Creeping Jenny - Lysimachia nummularia is a poisonous plant Toxic
Creeping Jenny - Lysimachia nummularia, click for a larger image, photo licensed for reuse
Photo ©2004 Kurt Stüber
Creeping Jenny - Lysimachia nummularia, click for a larger image, photo licensed for reuse
Photo ©2005 Rasbak

Creeping Jenny - Lysimachia nummularia
Family - Primulaceae
Also known as - Golden Creeping Jenny, Moneywort

This plant is poisonous

Creeping Jenny is a vigorous prostrate evergreen perennial with bright yellow star shaped cupped terminal flowers of five petals to 2cm (0.8in) across solitary in the leaf axils.  It forms a mat of hairless creeping stems of small rounded or ovate, green to golden-yellow heart shaped leaves, spreading rapidly and indefinitely by stems which root from the axils where they tough the ground.  It prefers moist soils in partial shade and can be seen in flower during June and August, it is a favourite garden plant for damp areas and pond edges but with its vigorous growth it can easily take over a large area.  Native to southern UK and central Europe it is regarded as an introduced invasive species in North America.  Its common name Moneywort refers to its small flowers whilst its Latin name nummularia means "like a coin"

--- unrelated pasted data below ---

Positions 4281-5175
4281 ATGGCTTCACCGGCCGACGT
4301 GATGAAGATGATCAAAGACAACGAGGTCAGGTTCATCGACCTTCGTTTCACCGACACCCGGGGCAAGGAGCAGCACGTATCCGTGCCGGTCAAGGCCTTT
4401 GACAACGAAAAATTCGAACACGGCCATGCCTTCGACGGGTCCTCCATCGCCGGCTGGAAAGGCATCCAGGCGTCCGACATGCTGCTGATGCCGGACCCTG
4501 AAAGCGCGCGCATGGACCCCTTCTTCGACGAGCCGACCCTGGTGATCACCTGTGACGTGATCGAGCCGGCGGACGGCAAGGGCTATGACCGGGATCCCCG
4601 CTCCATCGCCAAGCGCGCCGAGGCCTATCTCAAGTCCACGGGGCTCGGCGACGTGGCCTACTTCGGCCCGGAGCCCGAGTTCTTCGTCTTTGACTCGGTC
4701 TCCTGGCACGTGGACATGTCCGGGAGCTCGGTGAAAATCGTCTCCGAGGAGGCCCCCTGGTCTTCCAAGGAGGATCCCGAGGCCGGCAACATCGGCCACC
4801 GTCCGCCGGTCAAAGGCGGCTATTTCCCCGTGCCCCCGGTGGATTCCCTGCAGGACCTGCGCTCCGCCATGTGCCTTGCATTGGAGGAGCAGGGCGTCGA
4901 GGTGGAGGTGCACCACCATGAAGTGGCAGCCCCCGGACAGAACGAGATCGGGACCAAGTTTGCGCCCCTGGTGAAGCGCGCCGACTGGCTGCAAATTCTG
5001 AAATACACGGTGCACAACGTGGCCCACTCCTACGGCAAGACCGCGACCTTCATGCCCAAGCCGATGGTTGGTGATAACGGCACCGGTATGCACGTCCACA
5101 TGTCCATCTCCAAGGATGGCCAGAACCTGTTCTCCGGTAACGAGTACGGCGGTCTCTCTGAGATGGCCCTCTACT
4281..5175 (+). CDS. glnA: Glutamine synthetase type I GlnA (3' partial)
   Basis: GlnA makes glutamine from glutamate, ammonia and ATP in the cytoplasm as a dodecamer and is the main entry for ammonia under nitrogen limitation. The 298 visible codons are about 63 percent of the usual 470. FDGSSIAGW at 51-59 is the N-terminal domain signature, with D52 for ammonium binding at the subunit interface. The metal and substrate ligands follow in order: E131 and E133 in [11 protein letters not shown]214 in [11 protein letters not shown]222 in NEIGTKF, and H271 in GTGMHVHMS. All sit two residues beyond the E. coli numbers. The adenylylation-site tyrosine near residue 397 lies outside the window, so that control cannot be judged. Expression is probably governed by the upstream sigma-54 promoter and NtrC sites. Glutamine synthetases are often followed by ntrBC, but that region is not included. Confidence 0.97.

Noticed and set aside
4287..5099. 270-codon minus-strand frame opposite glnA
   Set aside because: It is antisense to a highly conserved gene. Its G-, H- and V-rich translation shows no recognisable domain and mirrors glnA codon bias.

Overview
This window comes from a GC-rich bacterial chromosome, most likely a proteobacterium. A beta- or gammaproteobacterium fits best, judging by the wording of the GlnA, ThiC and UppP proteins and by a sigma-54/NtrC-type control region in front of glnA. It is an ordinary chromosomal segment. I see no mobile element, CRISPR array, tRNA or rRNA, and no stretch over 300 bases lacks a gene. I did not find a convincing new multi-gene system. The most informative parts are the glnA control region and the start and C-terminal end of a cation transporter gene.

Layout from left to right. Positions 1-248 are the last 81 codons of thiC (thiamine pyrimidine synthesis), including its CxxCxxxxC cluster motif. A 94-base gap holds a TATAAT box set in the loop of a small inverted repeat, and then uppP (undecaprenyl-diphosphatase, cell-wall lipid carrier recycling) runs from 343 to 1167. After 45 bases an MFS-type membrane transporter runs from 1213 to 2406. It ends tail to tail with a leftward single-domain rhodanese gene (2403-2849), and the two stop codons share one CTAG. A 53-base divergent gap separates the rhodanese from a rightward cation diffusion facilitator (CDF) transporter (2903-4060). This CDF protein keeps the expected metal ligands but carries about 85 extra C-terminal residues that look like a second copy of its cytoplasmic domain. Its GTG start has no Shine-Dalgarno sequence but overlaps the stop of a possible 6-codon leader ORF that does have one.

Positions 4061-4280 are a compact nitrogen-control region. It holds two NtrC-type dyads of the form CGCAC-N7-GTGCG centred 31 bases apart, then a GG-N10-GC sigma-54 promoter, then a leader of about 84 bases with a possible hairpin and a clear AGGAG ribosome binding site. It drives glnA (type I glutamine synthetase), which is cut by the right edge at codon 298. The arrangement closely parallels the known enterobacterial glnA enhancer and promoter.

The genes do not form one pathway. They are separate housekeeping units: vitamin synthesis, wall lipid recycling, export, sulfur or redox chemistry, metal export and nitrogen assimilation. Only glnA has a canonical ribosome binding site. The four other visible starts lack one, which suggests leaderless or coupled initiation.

Escaped cultivars of Creeping Jenny are frequently found in the countryside.  They produce panicles of flowers rather than the single flowers of the wild plant, and so the more flowers that Creeping Jenny plants have the more likely it is that they are garden escapes rather than truly wild plants.  It is a close relative of Yellow Pimpernel, which has narrower leaves and smaller flowers with much more pointed petals.

FBCP do not advise or recommend that Creeping Jenny - Lysimachia nummularia is eaten or used as an herbal remedy.   . Creeping Jenny has been used in herbalism in particular for treating vomiting or "given to casting".  In traditional Chinese Medicine the plant is used to treat gall stones.

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